Congratulations to McKenzie, Lauren, Abbie, Jolie, and Peyton from Troop 13497 in Grand Junction! They earned the Girl Scout Bronze Award for a project to help seniors in nursing homes who may be feeling lonely due to visiting restrictions as a result of the COVID-19 pandemic. The girls made videos and special crafts, including photos, drawings, and activity sheets, for multiple nursing homes in their area. Two of the nursing homes were chosen because one of the girls has a family member living there.

The Girl Scouts started a different project to earn the Bronze Award in February 2020, but then had to do a 360 in March when COVID-19 hit. They thought the residents of the nursing homes would be so lonely due to visiting restrictions. The girls decided to make videos of their favorite children’s books so the activities directors could play them for the residents. The girls also wanted some activities for the residents. After the girls called multiple places, they learned they had to laminate whatever they picked, so it could be sanitized. They each made five to ten different sheets (drawings, word searches, mazes paintings, colored pictures with uplifting quotes) for the residents. The girls also made copies of their work and laminated each one. Each nursing home received 40 drawing/activity laminated sheets. We also gave the organizations a list of the videos that the girls made so they could access them whenever they wanted.

We want to hear how your girl is using her Girl Scout skills by taking initiative, caring for the community, and Girl Scouting at home. She can send in her story here.

Silver Award Project: The Support Pal Program

 

 

 

 

 

 

 

Submitted by Rebecca G.

Metro Denver

Denver

We have all been struggling to adjust to our new normal: wearing masks outside our homes, schools going online, social distancing, and many other challenges. During this difficult time, frontline healthcare workers are dealing with all of these challenges as well as many others due to this deadly new virus with no vaccine or cure.

Elderly patients in nursing homes, assisted living facilities, and their own homes experience some of the highest pandemic-related risks, both in susceptibility to the virus and increased severity of the subsequent illness. The most debilitated elderly, those with terminal illnesses, often choose hospice care to enhance their quality of life when that time is limited. Hospice nurses work to make sure these patients are as comfortable as possible. Under normal circumstances, before the pandemic, these nurses worked tirelessly, each leading a whole team of individuals working to ensure that hospice patients receive the best care. Due to the pandemic’s requirements of social distancing and contact precautions, everyone on the hospice team except the hospice nurse is prohibited from seeing the hospice patients in person; therefore, the hospice nurse now bears the full responsibility for in-person support of the isolated hospice patient. This increased responsibility and pressure on the hospice nurses inspired my Silver Award Project.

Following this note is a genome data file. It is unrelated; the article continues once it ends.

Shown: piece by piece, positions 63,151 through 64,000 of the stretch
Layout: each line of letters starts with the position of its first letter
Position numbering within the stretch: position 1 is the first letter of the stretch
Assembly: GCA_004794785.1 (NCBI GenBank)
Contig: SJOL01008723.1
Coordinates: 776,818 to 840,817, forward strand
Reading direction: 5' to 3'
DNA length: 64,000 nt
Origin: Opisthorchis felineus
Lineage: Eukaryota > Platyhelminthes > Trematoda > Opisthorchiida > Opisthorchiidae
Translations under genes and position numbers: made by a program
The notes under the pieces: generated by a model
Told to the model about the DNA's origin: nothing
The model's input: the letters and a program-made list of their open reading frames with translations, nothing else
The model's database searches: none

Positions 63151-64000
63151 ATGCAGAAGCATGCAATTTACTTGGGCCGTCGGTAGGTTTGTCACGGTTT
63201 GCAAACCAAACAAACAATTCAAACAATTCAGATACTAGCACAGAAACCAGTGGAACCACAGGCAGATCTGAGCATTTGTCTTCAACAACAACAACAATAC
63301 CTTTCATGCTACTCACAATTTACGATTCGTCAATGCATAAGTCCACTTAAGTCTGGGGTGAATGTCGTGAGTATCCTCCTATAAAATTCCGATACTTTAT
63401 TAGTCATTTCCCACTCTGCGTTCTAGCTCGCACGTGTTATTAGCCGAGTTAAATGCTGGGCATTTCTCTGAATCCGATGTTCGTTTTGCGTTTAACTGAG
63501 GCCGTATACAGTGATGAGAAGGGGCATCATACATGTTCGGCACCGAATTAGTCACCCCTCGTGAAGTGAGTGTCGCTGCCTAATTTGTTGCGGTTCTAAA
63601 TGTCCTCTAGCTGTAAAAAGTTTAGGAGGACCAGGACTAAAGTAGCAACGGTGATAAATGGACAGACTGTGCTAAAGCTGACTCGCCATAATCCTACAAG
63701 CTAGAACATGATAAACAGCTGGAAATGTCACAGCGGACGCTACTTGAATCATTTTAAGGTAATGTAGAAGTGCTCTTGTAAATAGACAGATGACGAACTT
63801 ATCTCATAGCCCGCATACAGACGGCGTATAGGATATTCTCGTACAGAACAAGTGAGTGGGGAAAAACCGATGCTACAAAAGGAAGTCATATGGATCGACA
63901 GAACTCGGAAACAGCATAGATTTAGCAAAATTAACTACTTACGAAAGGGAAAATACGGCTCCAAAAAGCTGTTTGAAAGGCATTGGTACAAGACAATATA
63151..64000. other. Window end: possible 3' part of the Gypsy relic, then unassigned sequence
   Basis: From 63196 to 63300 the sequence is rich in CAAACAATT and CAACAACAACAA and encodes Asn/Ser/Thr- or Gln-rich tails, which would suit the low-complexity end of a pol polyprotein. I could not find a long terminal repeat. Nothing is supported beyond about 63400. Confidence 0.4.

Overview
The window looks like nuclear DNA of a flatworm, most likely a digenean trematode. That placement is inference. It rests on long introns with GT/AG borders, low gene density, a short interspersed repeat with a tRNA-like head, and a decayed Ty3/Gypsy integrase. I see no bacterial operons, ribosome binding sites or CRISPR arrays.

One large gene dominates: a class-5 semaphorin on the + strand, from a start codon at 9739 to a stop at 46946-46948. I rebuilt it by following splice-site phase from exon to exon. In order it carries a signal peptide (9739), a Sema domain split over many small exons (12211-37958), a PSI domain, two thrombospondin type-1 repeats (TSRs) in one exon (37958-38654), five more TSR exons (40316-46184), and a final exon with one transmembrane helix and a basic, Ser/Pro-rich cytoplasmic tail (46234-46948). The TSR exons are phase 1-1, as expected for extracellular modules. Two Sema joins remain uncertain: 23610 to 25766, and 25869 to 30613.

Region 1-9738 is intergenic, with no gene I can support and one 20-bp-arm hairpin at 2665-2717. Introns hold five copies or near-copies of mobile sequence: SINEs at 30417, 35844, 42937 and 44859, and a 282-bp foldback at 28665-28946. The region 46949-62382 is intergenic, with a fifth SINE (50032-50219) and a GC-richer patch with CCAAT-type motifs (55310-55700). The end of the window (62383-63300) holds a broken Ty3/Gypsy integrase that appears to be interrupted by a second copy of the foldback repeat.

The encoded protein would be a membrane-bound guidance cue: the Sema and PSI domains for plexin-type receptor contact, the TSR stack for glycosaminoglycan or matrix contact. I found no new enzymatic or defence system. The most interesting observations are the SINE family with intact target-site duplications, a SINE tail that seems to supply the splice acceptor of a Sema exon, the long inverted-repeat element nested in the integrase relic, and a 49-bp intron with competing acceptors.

To start, I asked the nurses what their biggest challenges are at this time. Their responses included protecting themselves from COVID-19, witnessing the heartbreak of loved ones who are not able to visit their family members due to strict “no visitor” rules, talking through their masks, and needing lots of ziplock and paper bags for their PPE. I took these struggles into account and created a plan to help them.

First, I painted boxes for the nurses to keep in their cars to store their PPE and other equipment and I personalized each box for each nurse. I also painted a smaller box to hold their personal items. With these boxes, the nurses can streamline their trunk organization for transporting their supplies.

Next, to make the real difference in the nurses’ lives, I created the Support Pal Program. I invited Girl Scouts from many different troops to participate and assigned each Girl Scout volunteer one hospice nurse to support. Each week, the Girl Scout Support Pal sends her assigned nurse an email with an uplifting message or joke to brighten her nurse’s day. The nurses have reported that they look forward to these emails that make them smile and brighten their week. Please note that this is not a pen pal program requiring the nurses to respond! The Support Pals’ emails help the nurses deal with their stress and make their week better. It is a one way support system for these hero-nurses at this difficult time.

This Silver Award Project is vital at a time when healthcare workers are under so much stress. Hospice nurses always help others so this is our chance to help them. Thank you to all the brave nurses and doctors risking their lives in nursing homes and in hospitals to help their patients. I would also like to thank my troop leader and mother for her help, ideas, and support during this project and for her dedication to her patients everyday. Thank you.

We want to hear how your girl is using her Girl Scout skills by taking initiative, caring for the community, and Girl Scouting at home. She can send in her story here.